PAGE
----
Love's Whirlpool was also the first film starring James Kirkwood and Lila Lee since their marriage in 1923.[4]


The film released in March 1924 to mixed reviews. The reviewer for the New York Times called Love's Whirlpool "a bad picture which is interesting" and was amused by the director's willingness to abandon any sense of realism:

He [Bruce Mitchell] nonchalantly places his puppets where it meets his convenience, regardless whether the incident or situation is plausible. Through the film he seems to thunder: "There they are on the beach with the girl who was drowning. The camera does not lie! What have you got to say about it?" It was marvelous that a girl could be for any length of time in the water and then turn up in the same gown, around which are three rows of fur, as if it had . . . just come straight from the dressmaker's."[4]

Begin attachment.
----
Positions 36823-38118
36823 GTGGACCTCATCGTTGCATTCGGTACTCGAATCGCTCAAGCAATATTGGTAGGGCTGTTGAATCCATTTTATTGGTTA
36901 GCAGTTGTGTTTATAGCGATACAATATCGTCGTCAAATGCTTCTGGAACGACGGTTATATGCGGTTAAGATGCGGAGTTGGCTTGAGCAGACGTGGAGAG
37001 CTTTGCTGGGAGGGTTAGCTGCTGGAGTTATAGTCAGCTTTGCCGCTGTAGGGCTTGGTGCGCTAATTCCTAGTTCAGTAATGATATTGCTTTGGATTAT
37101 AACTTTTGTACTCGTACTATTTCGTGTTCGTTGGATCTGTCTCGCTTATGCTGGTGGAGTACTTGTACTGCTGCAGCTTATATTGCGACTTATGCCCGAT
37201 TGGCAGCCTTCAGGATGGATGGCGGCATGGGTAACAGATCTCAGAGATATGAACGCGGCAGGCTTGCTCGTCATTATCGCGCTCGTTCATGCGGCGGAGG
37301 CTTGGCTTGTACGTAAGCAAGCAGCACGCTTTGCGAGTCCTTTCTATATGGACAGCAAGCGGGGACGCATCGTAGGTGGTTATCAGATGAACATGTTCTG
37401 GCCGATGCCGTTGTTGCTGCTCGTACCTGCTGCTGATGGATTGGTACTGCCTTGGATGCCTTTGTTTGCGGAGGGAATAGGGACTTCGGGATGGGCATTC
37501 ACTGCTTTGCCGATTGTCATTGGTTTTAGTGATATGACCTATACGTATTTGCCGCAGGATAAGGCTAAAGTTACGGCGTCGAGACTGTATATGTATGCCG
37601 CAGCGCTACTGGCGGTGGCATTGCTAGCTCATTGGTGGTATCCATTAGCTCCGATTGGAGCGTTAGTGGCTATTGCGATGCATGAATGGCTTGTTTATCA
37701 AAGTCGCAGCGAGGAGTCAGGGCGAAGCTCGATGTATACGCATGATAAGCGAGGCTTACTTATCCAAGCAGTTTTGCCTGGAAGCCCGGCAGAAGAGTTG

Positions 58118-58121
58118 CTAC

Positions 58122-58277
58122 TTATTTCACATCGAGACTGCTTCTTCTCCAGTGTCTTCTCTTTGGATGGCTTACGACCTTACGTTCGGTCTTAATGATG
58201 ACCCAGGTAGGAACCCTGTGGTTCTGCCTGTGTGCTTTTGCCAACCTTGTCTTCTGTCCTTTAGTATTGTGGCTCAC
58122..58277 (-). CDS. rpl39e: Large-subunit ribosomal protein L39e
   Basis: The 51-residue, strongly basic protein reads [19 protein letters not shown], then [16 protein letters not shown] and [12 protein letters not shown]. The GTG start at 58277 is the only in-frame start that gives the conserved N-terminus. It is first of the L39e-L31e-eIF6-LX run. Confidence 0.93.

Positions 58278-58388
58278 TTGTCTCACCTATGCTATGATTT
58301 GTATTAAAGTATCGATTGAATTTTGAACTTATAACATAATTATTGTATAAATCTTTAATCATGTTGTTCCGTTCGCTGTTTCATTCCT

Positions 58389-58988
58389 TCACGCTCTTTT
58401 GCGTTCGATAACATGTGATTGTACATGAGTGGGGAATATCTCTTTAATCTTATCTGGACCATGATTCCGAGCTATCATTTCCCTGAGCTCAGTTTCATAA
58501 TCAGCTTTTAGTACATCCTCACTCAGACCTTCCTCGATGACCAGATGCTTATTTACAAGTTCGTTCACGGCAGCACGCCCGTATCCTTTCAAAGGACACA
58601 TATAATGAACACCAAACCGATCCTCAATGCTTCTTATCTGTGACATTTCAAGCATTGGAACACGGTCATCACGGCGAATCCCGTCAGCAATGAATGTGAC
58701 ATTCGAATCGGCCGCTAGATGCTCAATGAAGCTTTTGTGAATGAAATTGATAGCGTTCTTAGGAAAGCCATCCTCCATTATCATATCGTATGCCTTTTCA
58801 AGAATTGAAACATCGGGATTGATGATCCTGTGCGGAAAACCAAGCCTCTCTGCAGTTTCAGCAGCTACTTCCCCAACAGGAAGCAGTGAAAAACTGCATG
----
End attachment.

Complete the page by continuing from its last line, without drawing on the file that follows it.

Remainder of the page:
Sidne Silverman (writing under the pseudonym "Skig") of Variety thought the film would find an audience, but was critical of Mitchell's direction—particularly in the use of yet another rooftop chase. "Why directors insist on making fugitives silhouette themselves against a skyline," he wrote, "might constitute a particular point the boys with the megaphones should look into for a change. It's been going on for years and years."[4]

Harrison's Report thought the film was fast-paced, suspenseful, and well-acted, but thought the ending was overly sentimental. Aileen St. John-Brenon of The New York Telegraph thought the hackneyed and melodramatic film was redeemed only by "several ingenious twists." Brenon also thought the film was a poor vehicle for Kirkwood and Lee's obvious onscreen chemistry, while panning Madge Bellamy's portrayal of Nadine.[4]